Although the big game ended in a complete blowout on Sunday, the conversation about the best, worst, funniest and most controversial Super Bowl commercials was just getting started. I was among the majority of viewers who were left disappointed with the overall quality and entertainment value of this year’s commercials. The comedic value that we’ve seen in years past was the biggest shortcoming of the advertisements this year. Although the commercials may have been sub-par, there were still a few that generated “buzz” around the brands; whether the “buzz” was good or bad is an entirely different story.
Without a doubt the two advertisements that were the most talked about on Sunday night and throughout this week have been the “#Esurancesave30” advertisement and the Coca-Cola commercial. On one hand the talking that people are doing is a good thing, on the other hand the talk has a much more negative tone.
The “#Esurancesave30” advertisement in my opinion was the best of the night for a number of different reasons and deserved to get all the attention that it received. First of all, the idea to take the first commercial after the Super Bowl for $1.5 million less was a very innovative and economical decision made by the people at Esurance. I thought the advertisement got the majority of its comedic value from the simple fact that they talked about their decision to break away from the pack and save money by taking a less desirable slot for their ad. Finally, the main contributor to the “buzz” that was generated by the advertisement was the fact that they were going to give the extra $1.5 million to one lucky winner. All the way up until Tuesday night I kept seeing tweets that somehow incorporated “#Esurancesave30”.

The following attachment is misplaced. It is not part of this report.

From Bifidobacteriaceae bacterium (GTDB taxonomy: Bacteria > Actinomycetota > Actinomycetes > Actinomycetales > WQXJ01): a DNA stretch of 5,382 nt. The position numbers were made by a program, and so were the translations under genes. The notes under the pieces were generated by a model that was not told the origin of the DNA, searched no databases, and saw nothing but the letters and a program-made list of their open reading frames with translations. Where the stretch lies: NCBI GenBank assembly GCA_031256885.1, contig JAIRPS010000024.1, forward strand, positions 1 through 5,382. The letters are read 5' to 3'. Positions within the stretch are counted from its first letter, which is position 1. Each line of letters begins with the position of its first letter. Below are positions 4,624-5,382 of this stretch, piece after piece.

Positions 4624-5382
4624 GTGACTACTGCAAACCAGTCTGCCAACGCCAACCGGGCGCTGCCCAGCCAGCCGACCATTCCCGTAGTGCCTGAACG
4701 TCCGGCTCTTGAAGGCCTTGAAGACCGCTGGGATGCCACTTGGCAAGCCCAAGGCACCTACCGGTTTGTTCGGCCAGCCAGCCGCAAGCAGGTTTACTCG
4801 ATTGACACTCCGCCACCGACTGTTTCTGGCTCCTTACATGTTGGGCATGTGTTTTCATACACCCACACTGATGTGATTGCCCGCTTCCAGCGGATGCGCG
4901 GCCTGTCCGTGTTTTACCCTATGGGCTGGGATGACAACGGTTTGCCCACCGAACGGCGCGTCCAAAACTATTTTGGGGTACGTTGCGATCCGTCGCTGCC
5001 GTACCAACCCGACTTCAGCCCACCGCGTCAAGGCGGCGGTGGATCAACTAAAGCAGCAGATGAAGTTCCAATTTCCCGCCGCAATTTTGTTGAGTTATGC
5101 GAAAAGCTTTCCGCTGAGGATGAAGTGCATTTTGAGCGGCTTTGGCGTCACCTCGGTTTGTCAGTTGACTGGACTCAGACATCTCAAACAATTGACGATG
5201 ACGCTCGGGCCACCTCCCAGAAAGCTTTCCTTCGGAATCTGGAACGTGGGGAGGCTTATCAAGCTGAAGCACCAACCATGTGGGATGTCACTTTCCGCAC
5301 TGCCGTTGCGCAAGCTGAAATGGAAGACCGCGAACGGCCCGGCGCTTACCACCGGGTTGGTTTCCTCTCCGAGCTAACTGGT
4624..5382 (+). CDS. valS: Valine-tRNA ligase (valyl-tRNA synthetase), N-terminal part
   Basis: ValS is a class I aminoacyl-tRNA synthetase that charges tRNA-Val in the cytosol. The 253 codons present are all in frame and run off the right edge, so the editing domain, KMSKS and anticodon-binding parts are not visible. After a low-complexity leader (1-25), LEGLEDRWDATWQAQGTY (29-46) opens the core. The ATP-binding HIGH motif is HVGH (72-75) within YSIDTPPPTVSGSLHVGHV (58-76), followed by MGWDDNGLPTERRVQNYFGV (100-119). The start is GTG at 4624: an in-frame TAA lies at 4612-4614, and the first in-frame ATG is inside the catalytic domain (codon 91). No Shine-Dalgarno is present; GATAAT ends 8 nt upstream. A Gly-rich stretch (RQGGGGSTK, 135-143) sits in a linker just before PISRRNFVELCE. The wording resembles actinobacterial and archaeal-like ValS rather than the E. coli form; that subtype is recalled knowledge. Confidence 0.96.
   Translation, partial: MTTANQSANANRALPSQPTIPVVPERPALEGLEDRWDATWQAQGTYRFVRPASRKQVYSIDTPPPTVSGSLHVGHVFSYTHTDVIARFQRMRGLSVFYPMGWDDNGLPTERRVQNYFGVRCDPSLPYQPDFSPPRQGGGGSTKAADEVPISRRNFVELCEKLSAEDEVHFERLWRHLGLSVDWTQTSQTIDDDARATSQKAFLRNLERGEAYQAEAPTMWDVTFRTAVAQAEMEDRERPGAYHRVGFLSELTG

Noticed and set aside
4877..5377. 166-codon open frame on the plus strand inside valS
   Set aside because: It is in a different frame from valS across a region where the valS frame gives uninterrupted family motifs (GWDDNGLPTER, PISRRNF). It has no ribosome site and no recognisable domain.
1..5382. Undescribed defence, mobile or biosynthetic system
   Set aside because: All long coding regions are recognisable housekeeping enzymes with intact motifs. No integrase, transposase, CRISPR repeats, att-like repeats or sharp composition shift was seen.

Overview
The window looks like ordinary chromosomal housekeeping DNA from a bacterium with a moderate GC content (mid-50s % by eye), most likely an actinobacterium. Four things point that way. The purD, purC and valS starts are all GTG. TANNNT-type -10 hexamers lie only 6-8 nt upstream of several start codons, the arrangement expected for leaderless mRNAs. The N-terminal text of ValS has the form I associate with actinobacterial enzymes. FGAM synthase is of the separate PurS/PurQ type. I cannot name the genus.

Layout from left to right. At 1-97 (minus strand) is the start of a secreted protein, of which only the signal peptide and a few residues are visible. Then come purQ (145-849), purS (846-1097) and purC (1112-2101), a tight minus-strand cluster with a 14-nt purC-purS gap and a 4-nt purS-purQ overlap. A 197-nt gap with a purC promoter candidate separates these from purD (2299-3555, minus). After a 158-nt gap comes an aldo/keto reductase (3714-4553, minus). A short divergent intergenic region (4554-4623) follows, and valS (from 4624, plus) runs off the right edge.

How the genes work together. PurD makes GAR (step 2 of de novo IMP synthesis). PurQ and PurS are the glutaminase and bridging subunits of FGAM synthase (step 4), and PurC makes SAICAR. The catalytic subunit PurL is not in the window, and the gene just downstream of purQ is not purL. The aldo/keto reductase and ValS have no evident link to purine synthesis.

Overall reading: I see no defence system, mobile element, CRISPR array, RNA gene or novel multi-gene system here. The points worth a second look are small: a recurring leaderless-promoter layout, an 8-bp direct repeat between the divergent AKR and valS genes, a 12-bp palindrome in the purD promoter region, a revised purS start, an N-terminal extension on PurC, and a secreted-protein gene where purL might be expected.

On the contrary is the Coca-Cola advertisement that generated massive amounts of “buzz” but for the wrong reason. Personally I loved the commercial and started to tear up the first time I watched it. Coca-Cola, in an advertisement without spoken words was able to send a clear and powerful message that could not be ignored. Yet, as much as I loved the commercial, there are a much larger number of people who hated everything about the advertisement. Although the negative attention that was brought to the commercial was completely undeserved, I believe the blame is entirely on Coca-Cola. No matter how far we want to believe we have come as a nation, the truth of the matter is that in a 2014 United States of America racism and intolerance are still very much an issue. Though the issue arises mostly out of ignorance, Coca-Cola still should have realized that a large number of Americans would not want to here a traditional American song sung in another language.